Badger DNA was found on a red locator collar following forensic examination. 

Photobooks were recovered from the property like the print order placed by Davies. 

Davies was interviewed under caution and admitted that the dogs had not received veterinary treatment in the time that he had owned them. He denied using the dogs to fight or kill foxes or badgers and claimed they had sustained injury from legal ratting and foxing. 

Davies agreed to sign all the terrier dogs over to the Scottish SPCA for rehoming. 

The injured dogs were examined by specialist vets. Their expert opinion was that the dogs had been kept for the purposes of animal fighting and their injuries were sustained from face-to-face combat with badgers or foxes. 

Davies’ phone was seized during the search and images of him engaged in digging activities and the dogs with fresh wounds were found. There were also numerous conversations with associates referencing digging activities and sharing photographs showing dogs pulling badgers out of setts.  

A number of voice messages with associates were also found where they discussed digging with the dogs. In one message, Davies’ asks an individual about the size of photographs to print to make a digging album. Davies states, “And if I do get the knock for it at least everything’s all in the one place for them to find”.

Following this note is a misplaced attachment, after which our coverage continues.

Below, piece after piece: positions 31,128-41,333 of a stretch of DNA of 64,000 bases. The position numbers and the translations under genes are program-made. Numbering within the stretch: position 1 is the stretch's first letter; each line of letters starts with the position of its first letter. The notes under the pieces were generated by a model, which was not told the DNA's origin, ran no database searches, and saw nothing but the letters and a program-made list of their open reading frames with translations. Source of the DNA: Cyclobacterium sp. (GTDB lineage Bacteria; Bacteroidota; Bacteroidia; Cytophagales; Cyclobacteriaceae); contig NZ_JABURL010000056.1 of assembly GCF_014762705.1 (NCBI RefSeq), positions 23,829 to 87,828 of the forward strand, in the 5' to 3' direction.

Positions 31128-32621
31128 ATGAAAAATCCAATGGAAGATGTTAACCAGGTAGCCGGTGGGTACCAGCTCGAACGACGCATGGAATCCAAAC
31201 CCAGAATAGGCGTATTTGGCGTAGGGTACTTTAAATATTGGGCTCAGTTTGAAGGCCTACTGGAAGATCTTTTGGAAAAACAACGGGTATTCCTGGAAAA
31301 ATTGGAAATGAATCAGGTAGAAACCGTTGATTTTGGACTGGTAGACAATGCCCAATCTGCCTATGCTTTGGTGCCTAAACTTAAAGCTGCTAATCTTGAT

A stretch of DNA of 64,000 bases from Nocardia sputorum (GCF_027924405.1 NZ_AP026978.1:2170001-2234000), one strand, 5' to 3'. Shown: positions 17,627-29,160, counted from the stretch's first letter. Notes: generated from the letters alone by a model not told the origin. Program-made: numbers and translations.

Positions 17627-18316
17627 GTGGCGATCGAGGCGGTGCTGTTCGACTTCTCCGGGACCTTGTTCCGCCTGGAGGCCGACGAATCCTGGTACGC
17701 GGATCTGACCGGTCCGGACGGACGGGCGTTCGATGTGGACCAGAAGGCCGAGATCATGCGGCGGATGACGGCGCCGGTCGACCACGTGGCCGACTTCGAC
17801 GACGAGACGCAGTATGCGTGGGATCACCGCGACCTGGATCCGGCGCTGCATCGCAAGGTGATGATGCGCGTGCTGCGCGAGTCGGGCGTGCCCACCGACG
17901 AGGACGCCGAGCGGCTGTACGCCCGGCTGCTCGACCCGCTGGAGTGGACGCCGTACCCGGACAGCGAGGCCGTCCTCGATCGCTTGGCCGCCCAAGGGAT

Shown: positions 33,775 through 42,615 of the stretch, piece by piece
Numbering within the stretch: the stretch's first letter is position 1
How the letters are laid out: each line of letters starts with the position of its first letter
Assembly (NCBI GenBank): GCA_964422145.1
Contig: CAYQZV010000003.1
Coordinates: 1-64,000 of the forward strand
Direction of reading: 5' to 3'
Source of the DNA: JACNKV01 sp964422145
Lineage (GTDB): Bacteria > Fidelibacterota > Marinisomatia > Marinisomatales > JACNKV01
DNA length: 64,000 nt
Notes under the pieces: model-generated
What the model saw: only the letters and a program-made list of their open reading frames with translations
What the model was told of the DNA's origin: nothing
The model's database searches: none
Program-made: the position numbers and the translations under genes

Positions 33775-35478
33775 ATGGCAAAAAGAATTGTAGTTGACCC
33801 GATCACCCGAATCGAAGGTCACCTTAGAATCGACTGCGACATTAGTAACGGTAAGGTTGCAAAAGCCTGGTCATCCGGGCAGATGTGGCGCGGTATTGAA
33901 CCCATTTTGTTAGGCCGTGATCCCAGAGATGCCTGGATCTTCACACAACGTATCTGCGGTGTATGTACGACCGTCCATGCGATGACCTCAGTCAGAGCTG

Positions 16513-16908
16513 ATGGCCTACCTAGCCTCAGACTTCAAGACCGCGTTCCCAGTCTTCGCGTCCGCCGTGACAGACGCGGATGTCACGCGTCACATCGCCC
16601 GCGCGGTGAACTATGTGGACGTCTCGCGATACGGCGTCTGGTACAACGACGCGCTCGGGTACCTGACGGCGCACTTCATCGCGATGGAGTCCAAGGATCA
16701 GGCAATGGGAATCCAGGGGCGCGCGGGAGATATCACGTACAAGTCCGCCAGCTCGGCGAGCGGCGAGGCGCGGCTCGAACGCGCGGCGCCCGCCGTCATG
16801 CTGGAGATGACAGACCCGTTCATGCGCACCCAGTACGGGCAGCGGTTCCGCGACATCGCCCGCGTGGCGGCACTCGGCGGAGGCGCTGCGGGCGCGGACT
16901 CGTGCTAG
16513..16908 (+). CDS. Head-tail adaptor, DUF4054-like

GPS location data from Davies’ phone also placed him in two rural locations on 21 September 2019 where he was found to have had a conversation with the same associate about meeting to bait and later that night his associate sent an image of Davies standing in a large whole holding one of the terrier dogs. 

Speaking after the sentencing, Karon Rollo, Head of the Wildlife and Environmental Crime Unit of COPFS said: 

“Animal fighting is a cruel illegal activity which causes terrible and unnecessary suffering to animals. 

  “The evidence clearly shows the scope of the involvement Rhys Davies had with an organised group that took pleasure in killing wild animals in such a wicked and inhumane manner. 

“I welcome the sentence and the granting of the order preventing him from keeping animals for 15 years. I would like to thank Police Scotland and the Scottish SPCA for their part in investigating and gathering evidence of these offences. 

“Hopefully this prosecution and the sentence will serve as a message to others who would cause such suffering that there are consequences and that they will be held to account for their actions and could also lose their liberty. 

“COPFS will continue to work to ensure those who participate in these barbaric practices are prosecuted and would encourage anyone who may have information on animal fighting to contact Police Scotland or the Scottish SPCA.” 

ENDS

Other media coverage:

Scottish SPCA here